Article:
It's a good idea to arrive early at Movie Tavern, and not only if you hate missing the opening credits. Early birds can peruse the extensive menu of chef-crafted American cuisine, from kobe beef sliders to pizza and sandwiches. But even after the show begins, the snacks keep coming. Unobtrusive servers slip in during the show to deliver orders, and can be called on for more drinks or dessert with the push of a button. Guests can even sip margaritas or signature cocktails at the full bar before heading in to the theater. The family-friendly establishment also serves finger food for kiddies.
As for the entertainment, audiences get to enjoy all-digital presentations of first-run films any day of the week, plus Retro Cinema every Wednesday morning at 11:30 a.m. as well as Tuesday and Thursday evenings at 7:30 p.m. Audiences also benefit from Movie Tavern's membership program.
Anyone can sign up for free online to receive one free bag of popcorn, plus a free ticket every year on their birthday, special offers, movie news, and invites to screenings and other special events.
At downtown Toronto's Fit Factory Fitness, voted Top Fitness Club of 2013 in Toronto by Top Choice Awards, former US Marine Corps drill instructor and Fit Factory co-founder Tony Austin mimics the intense training regimen he completed during his military days. Along with his fellow instructors, Tony uses his 22 years of fitness experience while donning
a military-style olive cap to lead exercisers of all fitness levels through more than 120 diverse classes, including personal training, boot camp, and boxing. One week, exercisers might jog with buckets full of water on the shores of a lake or swing sledgehammers into the sand, and the next, they might head indoors to drag heavy bags across the astroturf. With Tony's military background, the exercisers receive training and regiments like those practiced by the U.S. Armed Forces. Instructors also teach boxing boot-camp classes, in which patrons pummel heavy punching bags until they agree to personally train them.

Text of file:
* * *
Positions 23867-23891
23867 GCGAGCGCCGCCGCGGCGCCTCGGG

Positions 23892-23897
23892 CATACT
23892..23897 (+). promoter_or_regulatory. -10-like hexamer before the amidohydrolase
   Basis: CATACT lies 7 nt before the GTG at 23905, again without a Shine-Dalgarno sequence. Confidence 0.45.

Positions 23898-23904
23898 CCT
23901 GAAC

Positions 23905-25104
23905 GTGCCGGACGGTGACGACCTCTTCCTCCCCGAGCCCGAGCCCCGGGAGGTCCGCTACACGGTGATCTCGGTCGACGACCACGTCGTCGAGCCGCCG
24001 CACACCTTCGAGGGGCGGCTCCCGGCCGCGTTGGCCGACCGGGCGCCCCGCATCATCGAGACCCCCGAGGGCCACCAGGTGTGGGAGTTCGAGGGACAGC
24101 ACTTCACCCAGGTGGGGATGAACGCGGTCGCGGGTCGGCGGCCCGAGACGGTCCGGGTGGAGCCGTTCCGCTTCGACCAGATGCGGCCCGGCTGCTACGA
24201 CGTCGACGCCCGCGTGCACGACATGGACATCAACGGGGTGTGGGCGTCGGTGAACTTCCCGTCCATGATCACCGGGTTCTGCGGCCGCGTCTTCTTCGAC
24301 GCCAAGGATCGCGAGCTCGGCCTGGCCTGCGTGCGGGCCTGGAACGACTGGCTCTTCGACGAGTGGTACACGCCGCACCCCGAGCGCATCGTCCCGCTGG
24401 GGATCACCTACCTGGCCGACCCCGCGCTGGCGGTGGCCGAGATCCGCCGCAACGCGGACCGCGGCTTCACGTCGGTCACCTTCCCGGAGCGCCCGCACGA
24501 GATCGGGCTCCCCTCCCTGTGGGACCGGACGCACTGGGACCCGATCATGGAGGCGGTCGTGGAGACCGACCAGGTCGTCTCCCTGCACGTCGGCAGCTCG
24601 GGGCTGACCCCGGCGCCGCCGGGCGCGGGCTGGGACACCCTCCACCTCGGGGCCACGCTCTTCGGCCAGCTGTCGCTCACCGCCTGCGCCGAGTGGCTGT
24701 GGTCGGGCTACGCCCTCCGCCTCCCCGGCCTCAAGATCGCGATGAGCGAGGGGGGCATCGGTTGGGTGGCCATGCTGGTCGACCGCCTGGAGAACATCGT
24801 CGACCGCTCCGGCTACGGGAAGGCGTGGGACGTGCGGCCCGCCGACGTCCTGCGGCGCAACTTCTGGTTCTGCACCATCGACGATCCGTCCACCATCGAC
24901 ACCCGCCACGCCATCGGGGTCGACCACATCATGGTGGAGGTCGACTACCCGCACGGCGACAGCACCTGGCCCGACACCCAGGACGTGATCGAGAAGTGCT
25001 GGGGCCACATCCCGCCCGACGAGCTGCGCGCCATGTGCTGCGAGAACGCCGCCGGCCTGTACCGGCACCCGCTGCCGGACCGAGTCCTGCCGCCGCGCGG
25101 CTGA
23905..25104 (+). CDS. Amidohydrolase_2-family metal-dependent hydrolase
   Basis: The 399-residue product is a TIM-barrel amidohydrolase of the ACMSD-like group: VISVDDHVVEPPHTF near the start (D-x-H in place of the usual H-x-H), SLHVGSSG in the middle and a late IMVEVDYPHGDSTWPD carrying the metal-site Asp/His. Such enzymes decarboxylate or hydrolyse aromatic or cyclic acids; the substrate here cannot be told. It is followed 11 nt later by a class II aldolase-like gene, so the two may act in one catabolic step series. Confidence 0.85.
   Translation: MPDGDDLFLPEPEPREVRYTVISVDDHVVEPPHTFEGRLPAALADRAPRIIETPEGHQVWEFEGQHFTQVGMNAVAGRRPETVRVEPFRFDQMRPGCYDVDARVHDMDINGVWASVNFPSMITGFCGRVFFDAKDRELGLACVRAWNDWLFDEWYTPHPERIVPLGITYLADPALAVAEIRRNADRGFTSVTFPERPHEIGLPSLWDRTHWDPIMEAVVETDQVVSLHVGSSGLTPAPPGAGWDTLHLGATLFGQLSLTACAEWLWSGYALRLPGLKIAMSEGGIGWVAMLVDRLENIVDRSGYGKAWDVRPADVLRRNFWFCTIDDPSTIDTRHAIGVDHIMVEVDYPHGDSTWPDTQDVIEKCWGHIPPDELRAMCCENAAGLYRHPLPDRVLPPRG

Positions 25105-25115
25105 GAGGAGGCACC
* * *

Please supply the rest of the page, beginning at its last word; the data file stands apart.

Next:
Designed by former PGA Champion and Texas native Don January, Fort Worth Golf Club’s 18-hole course takes golfers on a club-swinging expedition across 6,600 yards of tree-lined fairways and emerald topography. Though towering arbors provide the bulk of the course’s sphere-impeding obstacles, a medley of other obstructions augment their twiggy efforts, including six water hazards known to feast on the life-force of errant golf balls. Formerly known as the private Eagle Mountain Country Club, Fort Worth Golf Club has opened up its emerald corridors to the public for the first time in 40 years, allowing new golfers the chance to drive, pitch, and shot-put their balls across the rolling hills of Eagle Mountain Lake. Before each round, golfers can warm up for the round by joyfully pummeling golf balls at the club’s driving range, where 48 natural-grass hitting bays serve as outdoor laboratories for players’ swing experimentations and their ongoing attempts to cross-breed divot tools with worker ants.
As legend has it, an 1875 article in the Dallas Herald claimed that a live panther was spotted walking the streets of Fort Worth. The city soon became known as the "The Panther City," so when Fort Worth's first minor-league baseball team was founded, in 1888, calling it the "Panthers"—rather than, say, the "Fighting Dandelions"—just made sense. Over the years, journalists shortened the club's nickname to the "Cats," and the team dominated the Texas League through the first part of the 20th Century, at one point winning six consecutive league titles in the 1920s.
After bouncing between affiliations with several MLB teams, the Cats disbanded in 1964. However, the Cats returned in 2002, almost immediately reliving the success of the previous century and capturing three straight titles from 2005–07. Despite never adopting the Panther name, the modern-day Cats have never lost sight of their history, as evidenced by mascot "Dodger" and LaGrave Field's classic design.